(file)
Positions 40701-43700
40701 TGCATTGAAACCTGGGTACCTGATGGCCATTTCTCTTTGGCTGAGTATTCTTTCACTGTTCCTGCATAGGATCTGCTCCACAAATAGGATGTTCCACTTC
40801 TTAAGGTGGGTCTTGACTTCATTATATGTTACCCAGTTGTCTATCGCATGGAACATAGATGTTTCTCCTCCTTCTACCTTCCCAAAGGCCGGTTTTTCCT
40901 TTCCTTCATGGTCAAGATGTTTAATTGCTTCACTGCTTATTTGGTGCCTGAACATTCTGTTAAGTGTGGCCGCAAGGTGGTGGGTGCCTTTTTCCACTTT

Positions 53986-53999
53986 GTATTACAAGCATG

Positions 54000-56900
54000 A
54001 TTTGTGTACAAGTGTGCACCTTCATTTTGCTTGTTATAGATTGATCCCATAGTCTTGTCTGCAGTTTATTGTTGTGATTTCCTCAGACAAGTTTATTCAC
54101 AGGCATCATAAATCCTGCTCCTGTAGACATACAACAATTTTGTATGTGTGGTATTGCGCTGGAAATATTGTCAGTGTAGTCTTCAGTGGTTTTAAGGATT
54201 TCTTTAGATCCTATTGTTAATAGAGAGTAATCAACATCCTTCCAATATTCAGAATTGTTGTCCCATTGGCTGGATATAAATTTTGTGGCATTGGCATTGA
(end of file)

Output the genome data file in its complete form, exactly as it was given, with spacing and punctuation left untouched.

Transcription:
Positions 40701-43700
40701 TGCATTGAAACCTGGGTACCTGATGGCCATTTCTCTTTGGCTGAGTATTCTTTCACTGTTCCTGCATAGGATCTGCTCCACAAATAGGATGTTCCACTTC
40801 TTAAGGTGGGTCTTGACTTCATTATATGTTACCCAGTTGTCTATCGCATGGAACATAGATGTTTCTCCTCCTTCTACCTTCCCAAAGGCCGGTTTTTCCT
40901 TTCCTTCATGGTCAAGATGTTTAATTGCTTCACTGCTTATTTGGTGCCTGAACATTCTGTTAAGTGTGGCCGCAAGGTGGTGGGTGCCTTTTTCCACTTT

Positions 53986-53999
53986 GTATTACAAGCATG

Positions 54000-56900
54000 A
54001 TTTGTGTACAAGTGTGCACCTTCATTTTGCTTGTTATAGATTGATCCCATAGTCTTGTCTGCAGTTTATTGTTGTGATTTCCTCAGACAAGTTTATTCAC
54101 AGGCATCATAAATCCTGCTCCTGTAGACATACAACAATTTTGTATGTGTGGTATTGCGCTGGAAATATTGTCAGTGTAGTCTTCAGTGGTTTTAAGGATT
54201 TCTTTAGATCCTATTGTTAATAGAGAGTAATCAACATCCTTCCAATATTCAGAATTGTTGTCCCATTGGCTGGATATAAATTTTGTGGCATTGGCATTGA